Mike Ness at The Stone Pony

Filed under: Live Music,Reviews — doktorjohn May 16, 2008 @ 2:16 pm

Asbury Park, NJ

Mike Ness, frontman for the classic punk-hardcore band Social Distortion and virtuoso guitarist, now performs and records mainly under his own name. His touring band is made up at least partly by members of Social Distortion. On May 16, 2008 he brought his tour to this landmark club, a venue with which he was sufficiently familiar to spark his comments about changes in the urban environment of that decaying Jersey shore town.
Heavily-inked and hair slicked back, Ness took off his Stetson hat and opened with one of his originals, “The Devil in Miss Jones” and then proceeded quickly to an upbeat cover of Bob Dylan’s “Ain’t No Use.” He continued for over an hour during which he accomplished his miracle of converting an audience of hard rockers into country-and-western fans for a night. Homage was paid to pioneers Hank Willliams with “All I Do Is Cry,” Carl Perkins with “Let the Jukebox Keep on Playing,” and Johnny Cash with “Ballad of a Lonely Man.” There were, of course, Mike Ness originals, too, including “Cheating at Solitaire,” “The Rest of Our Lives” and “Misery Loves Company.”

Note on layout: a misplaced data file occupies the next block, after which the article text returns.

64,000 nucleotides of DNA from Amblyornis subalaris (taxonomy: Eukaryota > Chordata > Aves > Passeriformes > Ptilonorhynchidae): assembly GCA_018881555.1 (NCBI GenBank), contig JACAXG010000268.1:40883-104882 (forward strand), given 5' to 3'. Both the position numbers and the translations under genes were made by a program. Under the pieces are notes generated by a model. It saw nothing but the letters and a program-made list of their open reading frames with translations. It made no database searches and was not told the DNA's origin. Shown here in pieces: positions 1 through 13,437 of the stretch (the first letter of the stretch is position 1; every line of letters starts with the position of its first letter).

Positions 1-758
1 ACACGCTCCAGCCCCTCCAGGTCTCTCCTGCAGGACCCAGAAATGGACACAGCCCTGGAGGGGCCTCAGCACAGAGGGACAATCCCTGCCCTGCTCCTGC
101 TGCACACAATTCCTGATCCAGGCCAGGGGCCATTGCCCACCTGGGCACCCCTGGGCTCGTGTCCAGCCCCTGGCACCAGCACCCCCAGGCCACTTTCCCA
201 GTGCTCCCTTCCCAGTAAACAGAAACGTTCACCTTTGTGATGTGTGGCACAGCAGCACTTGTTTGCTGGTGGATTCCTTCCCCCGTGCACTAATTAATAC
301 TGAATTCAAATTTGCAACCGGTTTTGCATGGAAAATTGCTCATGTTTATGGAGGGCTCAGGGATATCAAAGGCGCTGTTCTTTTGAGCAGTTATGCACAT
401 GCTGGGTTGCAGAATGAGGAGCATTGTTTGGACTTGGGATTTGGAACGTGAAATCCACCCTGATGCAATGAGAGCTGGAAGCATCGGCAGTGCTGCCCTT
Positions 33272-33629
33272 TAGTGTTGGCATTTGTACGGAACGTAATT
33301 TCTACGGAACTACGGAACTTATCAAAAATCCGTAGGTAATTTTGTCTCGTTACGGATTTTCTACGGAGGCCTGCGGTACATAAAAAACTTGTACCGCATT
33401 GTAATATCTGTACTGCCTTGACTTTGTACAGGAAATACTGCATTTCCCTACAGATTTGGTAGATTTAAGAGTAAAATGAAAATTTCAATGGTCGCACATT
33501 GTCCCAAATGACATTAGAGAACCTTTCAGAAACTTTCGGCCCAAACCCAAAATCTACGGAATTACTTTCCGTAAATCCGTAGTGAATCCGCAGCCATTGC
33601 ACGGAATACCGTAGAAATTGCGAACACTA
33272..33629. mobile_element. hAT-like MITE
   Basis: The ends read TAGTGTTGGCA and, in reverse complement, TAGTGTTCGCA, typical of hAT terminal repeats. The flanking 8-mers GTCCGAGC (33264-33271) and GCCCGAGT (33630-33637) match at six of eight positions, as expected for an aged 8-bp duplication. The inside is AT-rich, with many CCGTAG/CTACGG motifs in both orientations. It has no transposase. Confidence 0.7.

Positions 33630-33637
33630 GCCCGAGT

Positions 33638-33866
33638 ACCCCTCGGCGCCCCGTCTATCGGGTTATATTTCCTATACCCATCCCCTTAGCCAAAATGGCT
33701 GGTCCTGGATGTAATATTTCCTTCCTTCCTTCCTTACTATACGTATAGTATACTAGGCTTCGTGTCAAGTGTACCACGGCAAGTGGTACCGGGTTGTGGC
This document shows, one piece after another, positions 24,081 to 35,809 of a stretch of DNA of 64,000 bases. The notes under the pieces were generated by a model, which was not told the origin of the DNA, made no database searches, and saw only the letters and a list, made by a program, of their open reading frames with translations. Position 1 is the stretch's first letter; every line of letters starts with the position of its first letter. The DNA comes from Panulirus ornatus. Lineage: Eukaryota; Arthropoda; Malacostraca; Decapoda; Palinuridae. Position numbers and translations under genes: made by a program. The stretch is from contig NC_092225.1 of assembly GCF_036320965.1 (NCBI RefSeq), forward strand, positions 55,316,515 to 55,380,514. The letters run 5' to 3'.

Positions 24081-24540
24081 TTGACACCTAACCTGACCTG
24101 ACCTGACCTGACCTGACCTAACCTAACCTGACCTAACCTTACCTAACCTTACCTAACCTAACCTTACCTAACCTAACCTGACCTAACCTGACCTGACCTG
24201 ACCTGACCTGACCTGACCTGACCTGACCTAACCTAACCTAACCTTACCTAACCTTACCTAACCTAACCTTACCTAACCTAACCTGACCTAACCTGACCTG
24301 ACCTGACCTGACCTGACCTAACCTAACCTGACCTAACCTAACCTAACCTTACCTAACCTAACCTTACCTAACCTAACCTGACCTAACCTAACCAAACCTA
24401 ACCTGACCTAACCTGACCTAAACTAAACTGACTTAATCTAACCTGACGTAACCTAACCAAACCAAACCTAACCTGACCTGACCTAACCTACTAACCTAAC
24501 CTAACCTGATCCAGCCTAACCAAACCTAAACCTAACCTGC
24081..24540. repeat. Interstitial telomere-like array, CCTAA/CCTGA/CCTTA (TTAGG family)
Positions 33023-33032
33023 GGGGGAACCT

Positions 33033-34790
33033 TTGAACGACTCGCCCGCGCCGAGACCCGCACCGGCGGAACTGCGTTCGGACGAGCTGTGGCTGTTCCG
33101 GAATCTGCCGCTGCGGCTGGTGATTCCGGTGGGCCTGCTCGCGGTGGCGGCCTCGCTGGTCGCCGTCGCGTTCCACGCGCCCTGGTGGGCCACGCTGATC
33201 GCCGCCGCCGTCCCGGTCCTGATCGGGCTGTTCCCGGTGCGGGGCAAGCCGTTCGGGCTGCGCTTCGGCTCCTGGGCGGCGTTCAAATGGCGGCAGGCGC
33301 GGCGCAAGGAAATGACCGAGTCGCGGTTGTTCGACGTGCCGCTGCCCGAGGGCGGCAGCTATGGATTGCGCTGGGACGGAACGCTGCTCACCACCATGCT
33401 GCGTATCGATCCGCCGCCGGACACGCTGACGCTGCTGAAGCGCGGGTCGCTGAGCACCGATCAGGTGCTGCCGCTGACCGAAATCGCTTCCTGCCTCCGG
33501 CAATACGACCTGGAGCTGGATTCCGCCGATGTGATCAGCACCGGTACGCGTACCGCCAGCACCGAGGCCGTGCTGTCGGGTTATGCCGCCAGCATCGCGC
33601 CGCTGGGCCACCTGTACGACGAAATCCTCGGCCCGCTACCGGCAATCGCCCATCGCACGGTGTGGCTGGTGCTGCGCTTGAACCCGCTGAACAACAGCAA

The mainstay of his repertoire remains autobiographical like the Social Distortion classic “Story of My Life”, but Ness also revives bluegrass classics and depression-era standards. Encores included his own “Charmed Life,” Mike’s expression of gratitude for his survival and success, rendered without irony, which says a lot about the heart of this great artist. Ness called for recognition of the openers, Jesse Dayton and his band, authentic representatives of the style that Ness, former punk rocker, in his artistic maturity has now adopted.

In the end he included two standards, “I Fought the Law” and “Ring of Fire.” The lyrics to Ness’s body of work, including both his solo material and that of Social Distortion, have laid bare the painful tribulations which he survived: substance abuse, the untimely loss of a friend, shattered relationships. On this occasion he didn’t perform his signature anthem “Ball and Chain.” Perhaps he no longer needs to plead that they be taken away. But in “Dope Fiend Blues” he reminds us that he “sold my soul to the Devil, and then I stole it back.”

While his early biography may have been a tale of woe, his grateful acknowledgement of how well things have turned out is shown by his resolute and grateful homage to “roots” Americana. Mike Ness has earned the status as a national treasure.